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Pickup Placement??

Discussion in 'Luthier's Corner' started by John Ruiz, Apr 21, 2002.


  1. John Ruiz

    John Ruiz

    Oct 9, 2000
    Plano, Tx
    Hi, I am building a bass and I am trying to learn more about the difference in tone due to pickup placement, etc... Any info on this or any good books about it would be much appreciated!! :) I am going to be using a Bartolini 3 way 18V passive/active preamp w/2 bart quad coil pups.
     
  2. i've been wondering that too. i know closer to the end of the string gives more of a 'treble' sound with more harmonics and less fundamental, while closer to the center gives more fundamental, and a more boomy sound.

    but how do you choose where to put them? are there 'standard' locations? is it measured by where a certain fret would be, if the frets ran all the way up the strings?
     
  3. Chambers

    Chambers

    Apr 9, 2002
    Vancouver, WA
    There is no exact place to put a pickup. Keep in mind that if you found some place that was "physical perfect" when playing, as soon as your fretted a note it would no longer be in the perfect place. Most the basses out there use pickups in roughly the same location, i.e. not right up against the bridge, not right up against the neck.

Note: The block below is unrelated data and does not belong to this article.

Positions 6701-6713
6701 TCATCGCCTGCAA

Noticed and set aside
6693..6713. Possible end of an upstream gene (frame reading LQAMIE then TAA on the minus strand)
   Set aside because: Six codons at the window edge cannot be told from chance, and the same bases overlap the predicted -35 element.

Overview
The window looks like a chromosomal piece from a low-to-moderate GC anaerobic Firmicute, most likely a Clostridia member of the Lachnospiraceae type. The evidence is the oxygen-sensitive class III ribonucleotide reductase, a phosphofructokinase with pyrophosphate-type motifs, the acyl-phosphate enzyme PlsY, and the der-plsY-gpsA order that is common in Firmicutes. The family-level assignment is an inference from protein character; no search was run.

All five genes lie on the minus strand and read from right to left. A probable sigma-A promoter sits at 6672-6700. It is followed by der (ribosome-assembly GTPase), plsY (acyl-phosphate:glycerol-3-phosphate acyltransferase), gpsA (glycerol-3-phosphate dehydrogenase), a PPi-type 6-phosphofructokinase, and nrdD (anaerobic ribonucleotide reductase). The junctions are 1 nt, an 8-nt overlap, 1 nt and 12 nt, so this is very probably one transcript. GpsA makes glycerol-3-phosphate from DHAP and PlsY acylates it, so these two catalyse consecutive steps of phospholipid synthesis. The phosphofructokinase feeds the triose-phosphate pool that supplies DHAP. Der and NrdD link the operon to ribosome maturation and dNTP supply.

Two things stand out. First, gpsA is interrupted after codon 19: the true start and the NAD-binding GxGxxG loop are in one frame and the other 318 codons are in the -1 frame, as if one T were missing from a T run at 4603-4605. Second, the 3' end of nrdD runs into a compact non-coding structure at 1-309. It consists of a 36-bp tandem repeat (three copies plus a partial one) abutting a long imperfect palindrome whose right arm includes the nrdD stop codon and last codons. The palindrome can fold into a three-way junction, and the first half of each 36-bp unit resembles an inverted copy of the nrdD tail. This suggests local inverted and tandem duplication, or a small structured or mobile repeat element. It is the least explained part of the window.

The biggest thing to keep in mind (IMHO) is the variance between the tone of the two pickups. If there is enough difference in the sound, you get lots of options in your final tone. If the two pickups sound the same, there's no reason to have multiple pickups.

    Long story short: being a little off in pickup placement won't be an issue, so long as you are in the ballpark. Check out factory basses of the appropriate scale length to get a rough idea where they should be, and adjust as you see fit.
     
  4. I have been running around NY shops lately with my micrometer measuring everything from string spacing to pick up placement vs. the bridge and comparing tones.

    Then I found a modified P bass that has a J near the bridge (close to std spot) and another J very near the neck. This helped alot in understanding the various tones and pick up placements.

    Here are my personal findings.

    The closer you get to the center of the bass the cleaner and more even the tone is across the range of the bass. Good example of position is a std p bass.